Friday, May 20, 2011


Flying Nun, circa 1997 (sources vary for the compilation's release; see review for original release dates); available

10 tracks, 50:43

New Zealand has long been a hotbed for alternative music (when that term actually meant something). The Gordons emerged from this fertile scene, armed with homemade guitars and noisy ambitions. Originally comprised of bassist John Halvorsen, guitarist Alistair Parker, and drummer Brent McLaughlin, the Gordons were an unstoppable post-punk delight. The FUTURE SHOCK EP came first (1980, on their own Gordons label). The title track and "Adults and Children" are noise rock gems, combining ferocious drumming and driving basslines with distorted guitar blasts and Halvorsen's frenzied shout-sing vocals. The slow Parker-sang "Machine Song", which is no less amazing, is much more like their debut LP. Released in 1981 on Gordons, this was a seven song masterpiece. Opener "Spik and Span" starts out mellow and beautiful, turning into a frenzied rave-up towards the end. This is followed by the nearly nine-minute "Right On Time", which in a more-just world would be universally considered a classic post-punk epic (the vocals here sound uncannily like Peter Murphy!). The rest of the tracks veer from humorous sludgy rock ("Coalminer's Song", "Growing Up") to post-punk rave-ups ("Sometimes", "I Just Can't Stop"), ending with the remarkable distortion-heavy "Laughing Now". It's strange listening to them now; Sonic Youth and Live Skull seem to have picked up a few ideas from the Gordons, and if it wasn't for the NZ accents you'd think these songs came out of mid-eighties New York. Fans of SY, Live Skull, Dinosaur Jr., etc.: This is the missing piece of your collection. Acquire this at all costs; you can typically get it from Flying Nun or another reliable New Zealand-based retailer for around $17 US (that's INCLUDING shipping).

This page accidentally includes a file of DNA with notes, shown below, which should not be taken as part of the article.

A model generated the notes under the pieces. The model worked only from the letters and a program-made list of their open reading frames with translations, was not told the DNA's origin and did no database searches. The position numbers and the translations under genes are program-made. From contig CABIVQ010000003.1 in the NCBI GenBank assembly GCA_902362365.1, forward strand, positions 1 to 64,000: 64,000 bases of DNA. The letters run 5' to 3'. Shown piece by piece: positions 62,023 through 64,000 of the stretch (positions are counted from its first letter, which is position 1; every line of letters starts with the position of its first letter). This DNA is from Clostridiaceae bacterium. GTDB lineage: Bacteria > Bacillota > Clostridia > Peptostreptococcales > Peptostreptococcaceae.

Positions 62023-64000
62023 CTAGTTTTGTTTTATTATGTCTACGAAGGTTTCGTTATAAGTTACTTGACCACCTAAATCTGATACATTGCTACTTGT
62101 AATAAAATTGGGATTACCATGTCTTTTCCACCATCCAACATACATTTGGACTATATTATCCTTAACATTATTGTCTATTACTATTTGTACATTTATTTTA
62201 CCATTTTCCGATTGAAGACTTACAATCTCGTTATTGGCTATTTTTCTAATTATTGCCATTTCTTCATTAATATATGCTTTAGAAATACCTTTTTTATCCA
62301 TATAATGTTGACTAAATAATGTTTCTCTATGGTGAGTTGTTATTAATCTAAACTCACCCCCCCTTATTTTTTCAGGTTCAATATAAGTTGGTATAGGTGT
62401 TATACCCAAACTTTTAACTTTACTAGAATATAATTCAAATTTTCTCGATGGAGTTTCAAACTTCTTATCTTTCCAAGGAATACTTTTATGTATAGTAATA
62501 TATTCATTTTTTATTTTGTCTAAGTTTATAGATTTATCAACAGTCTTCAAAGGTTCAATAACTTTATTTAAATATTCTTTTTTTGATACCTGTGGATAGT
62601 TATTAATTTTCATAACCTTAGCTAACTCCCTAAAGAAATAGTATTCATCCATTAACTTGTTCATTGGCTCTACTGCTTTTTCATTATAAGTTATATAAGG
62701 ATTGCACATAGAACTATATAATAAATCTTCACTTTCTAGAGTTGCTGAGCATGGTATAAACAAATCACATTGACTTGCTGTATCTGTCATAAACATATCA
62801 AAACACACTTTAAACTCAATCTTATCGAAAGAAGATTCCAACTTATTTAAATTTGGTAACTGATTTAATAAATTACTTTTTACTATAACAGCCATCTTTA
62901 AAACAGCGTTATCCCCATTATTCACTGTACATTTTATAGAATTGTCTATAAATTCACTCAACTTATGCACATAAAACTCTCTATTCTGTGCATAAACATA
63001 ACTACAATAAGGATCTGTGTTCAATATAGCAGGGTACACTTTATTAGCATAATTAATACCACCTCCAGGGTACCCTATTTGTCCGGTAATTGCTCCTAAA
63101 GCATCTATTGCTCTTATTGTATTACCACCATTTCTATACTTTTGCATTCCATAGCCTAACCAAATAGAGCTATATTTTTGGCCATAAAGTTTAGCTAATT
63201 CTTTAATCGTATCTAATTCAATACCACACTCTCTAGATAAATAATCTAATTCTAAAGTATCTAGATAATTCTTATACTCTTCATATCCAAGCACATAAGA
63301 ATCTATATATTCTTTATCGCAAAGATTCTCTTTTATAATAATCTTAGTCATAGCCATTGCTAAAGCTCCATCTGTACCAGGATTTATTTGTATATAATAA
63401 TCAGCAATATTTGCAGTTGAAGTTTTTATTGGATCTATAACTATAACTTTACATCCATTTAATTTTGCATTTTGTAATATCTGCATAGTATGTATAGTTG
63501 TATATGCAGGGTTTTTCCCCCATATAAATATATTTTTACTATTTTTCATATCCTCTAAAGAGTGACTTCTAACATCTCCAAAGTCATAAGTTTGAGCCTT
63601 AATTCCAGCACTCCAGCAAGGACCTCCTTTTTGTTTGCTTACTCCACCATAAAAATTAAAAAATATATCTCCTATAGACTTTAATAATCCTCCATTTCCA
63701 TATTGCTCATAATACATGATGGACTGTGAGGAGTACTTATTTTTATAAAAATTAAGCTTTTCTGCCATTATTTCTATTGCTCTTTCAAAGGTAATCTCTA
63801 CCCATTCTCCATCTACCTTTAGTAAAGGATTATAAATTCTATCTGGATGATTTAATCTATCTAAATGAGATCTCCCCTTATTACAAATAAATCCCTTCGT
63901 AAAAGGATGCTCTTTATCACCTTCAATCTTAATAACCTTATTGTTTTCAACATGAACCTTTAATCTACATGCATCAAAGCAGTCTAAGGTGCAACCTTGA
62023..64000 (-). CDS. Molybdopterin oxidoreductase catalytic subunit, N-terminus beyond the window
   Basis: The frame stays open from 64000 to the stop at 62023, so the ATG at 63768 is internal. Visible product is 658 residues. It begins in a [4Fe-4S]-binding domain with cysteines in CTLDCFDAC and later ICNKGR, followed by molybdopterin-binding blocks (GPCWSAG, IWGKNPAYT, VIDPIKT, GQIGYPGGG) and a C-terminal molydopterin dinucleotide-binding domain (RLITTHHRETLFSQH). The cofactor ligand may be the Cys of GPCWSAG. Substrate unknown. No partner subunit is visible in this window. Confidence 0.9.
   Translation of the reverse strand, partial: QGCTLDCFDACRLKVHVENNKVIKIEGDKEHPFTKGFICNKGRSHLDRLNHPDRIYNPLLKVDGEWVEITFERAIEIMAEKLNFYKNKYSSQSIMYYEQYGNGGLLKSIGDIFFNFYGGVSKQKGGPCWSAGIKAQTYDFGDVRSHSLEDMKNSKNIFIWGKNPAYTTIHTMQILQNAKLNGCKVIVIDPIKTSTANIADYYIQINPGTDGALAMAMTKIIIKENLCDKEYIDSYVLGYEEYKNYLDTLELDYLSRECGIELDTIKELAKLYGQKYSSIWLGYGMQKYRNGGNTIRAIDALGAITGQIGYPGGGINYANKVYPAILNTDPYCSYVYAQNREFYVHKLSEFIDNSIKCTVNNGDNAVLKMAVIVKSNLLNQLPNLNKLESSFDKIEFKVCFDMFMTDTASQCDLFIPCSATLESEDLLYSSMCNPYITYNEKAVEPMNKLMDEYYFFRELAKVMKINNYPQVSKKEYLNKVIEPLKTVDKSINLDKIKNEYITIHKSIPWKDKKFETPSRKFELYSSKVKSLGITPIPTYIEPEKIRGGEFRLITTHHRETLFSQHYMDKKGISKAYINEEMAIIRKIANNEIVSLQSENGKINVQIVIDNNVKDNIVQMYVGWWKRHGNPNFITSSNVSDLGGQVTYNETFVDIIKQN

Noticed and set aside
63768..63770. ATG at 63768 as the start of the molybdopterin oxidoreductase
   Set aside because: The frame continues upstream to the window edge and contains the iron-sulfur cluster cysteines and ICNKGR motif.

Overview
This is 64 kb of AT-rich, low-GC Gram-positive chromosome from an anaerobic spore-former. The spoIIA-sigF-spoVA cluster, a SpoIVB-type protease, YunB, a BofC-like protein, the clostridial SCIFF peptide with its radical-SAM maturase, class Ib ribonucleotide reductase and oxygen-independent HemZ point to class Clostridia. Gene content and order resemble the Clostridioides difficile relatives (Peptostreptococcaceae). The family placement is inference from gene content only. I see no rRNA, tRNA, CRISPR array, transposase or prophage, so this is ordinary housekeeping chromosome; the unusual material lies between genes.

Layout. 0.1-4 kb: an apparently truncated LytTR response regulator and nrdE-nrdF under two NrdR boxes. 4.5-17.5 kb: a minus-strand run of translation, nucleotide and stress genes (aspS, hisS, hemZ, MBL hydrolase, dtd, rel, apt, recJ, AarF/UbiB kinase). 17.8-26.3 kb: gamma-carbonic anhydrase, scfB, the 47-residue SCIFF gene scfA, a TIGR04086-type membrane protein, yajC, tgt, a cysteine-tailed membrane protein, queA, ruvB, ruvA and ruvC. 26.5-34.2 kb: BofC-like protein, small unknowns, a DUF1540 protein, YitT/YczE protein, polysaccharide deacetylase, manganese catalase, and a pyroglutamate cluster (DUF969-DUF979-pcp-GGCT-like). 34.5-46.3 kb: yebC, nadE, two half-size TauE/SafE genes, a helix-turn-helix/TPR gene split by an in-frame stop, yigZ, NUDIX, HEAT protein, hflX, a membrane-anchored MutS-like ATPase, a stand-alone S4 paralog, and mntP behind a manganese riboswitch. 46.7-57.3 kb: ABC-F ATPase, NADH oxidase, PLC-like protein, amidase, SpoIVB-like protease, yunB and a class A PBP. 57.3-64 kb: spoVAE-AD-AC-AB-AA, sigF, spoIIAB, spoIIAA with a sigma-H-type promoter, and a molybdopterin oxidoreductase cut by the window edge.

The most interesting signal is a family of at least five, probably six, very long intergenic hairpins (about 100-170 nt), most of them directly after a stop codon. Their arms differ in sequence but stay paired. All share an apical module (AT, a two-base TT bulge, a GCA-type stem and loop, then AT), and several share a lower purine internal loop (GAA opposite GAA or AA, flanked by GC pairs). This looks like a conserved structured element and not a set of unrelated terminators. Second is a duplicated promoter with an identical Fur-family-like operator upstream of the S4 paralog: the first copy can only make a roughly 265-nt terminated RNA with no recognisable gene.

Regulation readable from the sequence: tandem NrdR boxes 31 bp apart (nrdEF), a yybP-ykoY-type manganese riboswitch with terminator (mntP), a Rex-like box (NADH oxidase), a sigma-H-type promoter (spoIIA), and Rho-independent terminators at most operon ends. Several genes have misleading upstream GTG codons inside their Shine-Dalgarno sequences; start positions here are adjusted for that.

If you just wanted to read the review, you can stop here. The following is a somewhat complicated mini-history of the Gordons after these albums.

After FUTURE SHOCK and THE GORDONS, Parker left. Vince Pinker took over bass duties, and this lineup recorded GORDONS II. Curiously, GORDONS II has never been reissued (it seems to be pretty much disowned by the band), but this compilation uses a slight variation of its cover art. Both original covers are reproduced on the back and in the delightfully wacky collage-ridden booklet. After GORDONS II, they split up. In the meantime, Parker had formed Bailter Space. After the atypical-sounding NELSH BAILTER SPACE EP, Halvorsen joined up for the LP TANKER. By the second LP, THERMOS, McLachlan was drafted on drums, thus bringing everything full circle! Anything by Bailter Space is well worth investigating.


Anonymous said...

Good review of two amazing records, which I own both on vinyl 12" and LP respectively (sorry to boast, I know). I imagine The Gordons would have been fantastic to experience live back in the day, the records I think are fairly live so we have a good indication. I also play bass so I love this band particularly for pushing that instrument to the fore.

Prof. ~.a.~ said...

I'd boast too if I had the originals on vinyl, so no worries there! ;)
I've heard rumors that their live shows caused massive hearing loss and stunned metalheads with their sheer force. Hopefully somebody can dig up some footage one day!

Kat Zolita Mason said...

Whaaa??! -As for hearing loss, the concerts were famously LOUD but the music was just so good you just wanted more of it! Hey guys- I'm really sad to report that Vince Pinker of THe GORDONS line-up II the sequel has died, (actually some time ago now), after a battle with the big C. He was the great love of my life and we were in a band together and he is sorely missed...There'll never be another Vince or another Gordons, whether marks I or II. They were total originals and my favorite band of the New Zealand music scene.